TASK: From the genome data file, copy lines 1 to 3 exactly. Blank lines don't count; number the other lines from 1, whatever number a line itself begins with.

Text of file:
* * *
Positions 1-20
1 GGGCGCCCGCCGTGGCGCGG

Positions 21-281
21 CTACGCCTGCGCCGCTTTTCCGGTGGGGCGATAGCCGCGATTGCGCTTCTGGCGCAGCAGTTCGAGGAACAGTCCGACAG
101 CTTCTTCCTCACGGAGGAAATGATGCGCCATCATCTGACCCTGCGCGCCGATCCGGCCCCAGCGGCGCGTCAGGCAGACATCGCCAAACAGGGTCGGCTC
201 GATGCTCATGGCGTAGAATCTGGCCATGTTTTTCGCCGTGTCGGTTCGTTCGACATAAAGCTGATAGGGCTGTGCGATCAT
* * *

Positions 1-20
1 GGGCGCCCGCCGTGGCGCGG

Positions 21-281